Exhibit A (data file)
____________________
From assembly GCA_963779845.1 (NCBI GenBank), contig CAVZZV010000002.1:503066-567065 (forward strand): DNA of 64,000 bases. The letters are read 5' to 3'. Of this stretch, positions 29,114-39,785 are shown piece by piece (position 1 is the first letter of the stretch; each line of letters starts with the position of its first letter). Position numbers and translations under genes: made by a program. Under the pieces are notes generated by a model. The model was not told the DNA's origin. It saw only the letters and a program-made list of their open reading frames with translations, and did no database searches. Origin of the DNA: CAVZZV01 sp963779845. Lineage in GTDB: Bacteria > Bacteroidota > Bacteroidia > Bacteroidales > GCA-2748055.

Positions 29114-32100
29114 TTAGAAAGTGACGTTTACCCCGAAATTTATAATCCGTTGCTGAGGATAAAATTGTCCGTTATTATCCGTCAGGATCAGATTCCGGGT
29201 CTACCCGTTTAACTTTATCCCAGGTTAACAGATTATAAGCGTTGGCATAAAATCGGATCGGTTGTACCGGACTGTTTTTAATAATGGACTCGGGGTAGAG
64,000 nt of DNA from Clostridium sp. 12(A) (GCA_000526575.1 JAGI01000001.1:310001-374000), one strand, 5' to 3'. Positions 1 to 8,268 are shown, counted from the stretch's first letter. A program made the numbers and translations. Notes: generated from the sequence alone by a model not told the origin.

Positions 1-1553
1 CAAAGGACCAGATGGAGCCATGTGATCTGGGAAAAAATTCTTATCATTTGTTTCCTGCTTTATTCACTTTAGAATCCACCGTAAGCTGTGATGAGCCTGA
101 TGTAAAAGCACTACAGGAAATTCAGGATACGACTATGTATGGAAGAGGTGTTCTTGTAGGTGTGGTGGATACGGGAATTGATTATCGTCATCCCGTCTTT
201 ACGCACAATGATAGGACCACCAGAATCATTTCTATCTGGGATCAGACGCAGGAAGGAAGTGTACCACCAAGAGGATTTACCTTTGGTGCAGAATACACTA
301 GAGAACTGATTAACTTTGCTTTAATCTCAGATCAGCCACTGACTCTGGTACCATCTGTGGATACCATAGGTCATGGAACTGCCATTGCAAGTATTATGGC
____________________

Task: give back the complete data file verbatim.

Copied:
From assembly GCA_963779845.1 (NCBI GenBank), contig CAVZZV010000002.1:503066-567065 (forward strand): DNA of 64,000 bases. The letters are read 5' to 3'. Of this stretch, positions 29,114-39,785 are shown piece by piece (position 1 is the first letter of the stretch; each line of letters starts with the position of its first letter). Position numbers and translations under genes: made by a program. Under the pieces are notes generated by a model. The model was not told the DNA's origin. It saw only the letters and a program-made list of their open reading frames with translations, and did no database searches. Origin of the DNA: CAVZZV01 sp963779845. Lineage in GTDB: Bacteria > Bacteroidota > Bacteroidia > Bacteroidales > GCA-2748055.

Positions 29114-32100
29114 TTAGAAAGTGACGTTTACCCCGAAATTTATAATCCGTTGCTGAGGATAAAATTGTCCGTTATTATCCGTCAGGATCAGATTCCGGGT
29201 CTACCCGTTTAACTTTATCCCAGGTTAACAGATTATAAGCGTTGGCATAAAATCGGATCGGTTGTACCGGACTGTTTTTAATAATGGACTCGGGGTAGAG
64,000 nt of DNA from Clostridium sp. 12(A) (GCA_000526575.1 JAGI01000001.1:310001-374000), one strand, 5' to 3'. Positions 1 to 8,268 are shown, counted from the stretch's first letter. A program made the numbers and translations. Notes: generated from the sequence alone by a model not told the origin.

Positions 1-1553
1 CAAAGGACCAGATGGAGCCATGTGATCTGGGAAAAAATTCTTATCATTTGTTTCCTGCTTTATTCACTTTAGAATCCACCGTAAGCTGTGATGAGCCTGA
101 TGTAAAAGCACTACAGGAAATTCAGGATACGACTATGTATGGAAGAGGTGTTCTTGTAGGTGTGGTGGATACGGGAATTGATTATCGTCATCCCGTCTTT
201 ACGCACAATGATAGGACCACCAGAATCATTTCTATCTGGGATCAGACGCAGGAAGGAAGTGTACCACCAAGAGGATTTACCTTTGGTGCAGAATACACTA
301 GAGAACTGATTAACTTTGCTTTAATCTCAGATCAGCCACTGACTCTGGTACCATCTGTGGATACCATAGGTCATGGAACTGCCATTGCAAGTATTATGGC